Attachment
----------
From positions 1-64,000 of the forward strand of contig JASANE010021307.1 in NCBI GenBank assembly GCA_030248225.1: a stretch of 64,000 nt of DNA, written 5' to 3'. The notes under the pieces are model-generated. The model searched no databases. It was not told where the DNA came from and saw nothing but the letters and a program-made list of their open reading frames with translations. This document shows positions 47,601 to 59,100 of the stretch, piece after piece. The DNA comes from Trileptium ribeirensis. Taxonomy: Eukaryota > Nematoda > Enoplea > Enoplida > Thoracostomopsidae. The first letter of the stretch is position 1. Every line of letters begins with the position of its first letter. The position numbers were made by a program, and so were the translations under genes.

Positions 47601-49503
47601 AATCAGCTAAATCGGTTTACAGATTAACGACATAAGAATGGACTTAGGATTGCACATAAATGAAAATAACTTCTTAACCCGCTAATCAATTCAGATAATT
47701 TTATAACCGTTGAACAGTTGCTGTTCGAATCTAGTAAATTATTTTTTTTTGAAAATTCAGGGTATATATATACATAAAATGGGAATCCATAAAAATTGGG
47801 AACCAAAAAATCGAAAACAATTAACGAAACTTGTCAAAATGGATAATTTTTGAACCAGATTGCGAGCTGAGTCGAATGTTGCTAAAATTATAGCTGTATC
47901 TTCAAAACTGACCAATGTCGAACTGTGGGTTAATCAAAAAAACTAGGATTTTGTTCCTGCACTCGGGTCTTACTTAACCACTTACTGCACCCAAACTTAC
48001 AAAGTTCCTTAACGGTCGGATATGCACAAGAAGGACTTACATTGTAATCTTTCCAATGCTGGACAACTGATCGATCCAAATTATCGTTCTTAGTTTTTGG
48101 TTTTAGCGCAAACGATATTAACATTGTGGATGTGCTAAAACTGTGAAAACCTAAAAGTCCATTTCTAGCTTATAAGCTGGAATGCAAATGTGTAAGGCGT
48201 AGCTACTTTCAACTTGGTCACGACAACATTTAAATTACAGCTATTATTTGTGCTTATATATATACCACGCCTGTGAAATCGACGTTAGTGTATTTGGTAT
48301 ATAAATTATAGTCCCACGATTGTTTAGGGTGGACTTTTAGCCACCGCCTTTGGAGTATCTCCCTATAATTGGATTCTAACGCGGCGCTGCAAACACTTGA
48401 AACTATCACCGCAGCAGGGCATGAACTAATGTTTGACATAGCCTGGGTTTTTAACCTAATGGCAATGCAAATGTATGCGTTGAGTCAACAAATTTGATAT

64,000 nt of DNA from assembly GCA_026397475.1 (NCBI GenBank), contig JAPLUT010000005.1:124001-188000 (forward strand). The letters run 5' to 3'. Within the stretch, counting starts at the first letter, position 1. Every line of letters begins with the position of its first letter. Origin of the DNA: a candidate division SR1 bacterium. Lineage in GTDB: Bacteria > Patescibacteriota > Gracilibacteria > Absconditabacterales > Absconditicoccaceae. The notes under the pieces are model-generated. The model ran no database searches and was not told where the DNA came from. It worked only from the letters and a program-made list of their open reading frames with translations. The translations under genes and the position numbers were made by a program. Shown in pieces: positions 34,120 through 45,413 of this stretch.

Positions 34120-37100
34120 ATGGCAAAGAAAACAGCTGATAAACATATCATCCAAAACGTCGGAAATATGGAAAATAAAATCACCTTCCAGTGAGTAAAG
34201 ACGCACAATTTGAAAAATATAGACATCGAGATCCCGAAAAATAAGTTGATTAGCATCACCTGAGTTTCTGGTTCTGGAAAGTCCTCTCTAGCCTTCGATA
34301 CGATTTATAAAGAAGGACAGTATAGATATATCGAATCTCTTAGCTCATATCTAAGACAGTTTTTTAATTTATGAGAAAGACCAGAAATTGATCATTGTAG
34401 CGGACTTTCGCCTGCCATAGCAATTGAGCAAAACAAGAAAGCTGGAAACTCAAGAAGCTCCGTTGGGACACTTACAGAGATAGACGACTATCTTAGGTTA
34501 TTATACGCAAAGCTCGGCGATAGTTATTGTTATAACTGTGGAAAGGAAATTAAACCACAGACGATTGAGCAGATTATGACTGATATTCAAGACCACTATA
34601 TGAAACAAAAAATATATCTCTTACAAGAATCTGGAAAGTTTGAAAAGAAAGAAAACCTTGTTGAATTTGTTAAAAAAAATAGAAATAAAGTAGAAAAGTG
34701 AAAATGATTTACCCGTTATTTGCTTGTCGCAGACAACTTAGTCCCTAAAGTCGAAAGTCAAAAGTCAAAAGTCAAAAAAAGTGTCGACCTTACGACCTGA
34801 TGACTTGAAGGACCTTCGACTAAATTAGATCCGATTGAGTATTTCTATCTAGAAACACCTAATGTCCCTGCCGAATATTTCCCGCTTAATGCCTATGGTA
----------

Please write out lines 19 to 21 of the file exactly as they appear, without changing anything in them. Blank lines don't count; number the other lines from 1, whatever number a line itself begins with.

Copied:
34601 TGAAACAAAAAATATATCTCTTACAAGAATCTGGAAAGTTTGAAAAGAAAGAAAACCTTGTTGAATTTGTTAAAAAAAATAGAAATAAAGTAGAAAAGTG
34701 AAAATGATTTACCCGTTATTTGCTTGTCGCAGACAACTTAGTCCCTAAAGTCGAAAGTCAAAAGTCAAAAGTCAAAAAAAGTGTCGACCTTACGACCTGA
34801 TGACTTGAAGGACCTTCGACTAAATTAGATCCGATTGAGTATTTCTATCTAGAAACACCTAATGTCCCTGCCGAATATTTCCCGCTTAATGCCTATGGTA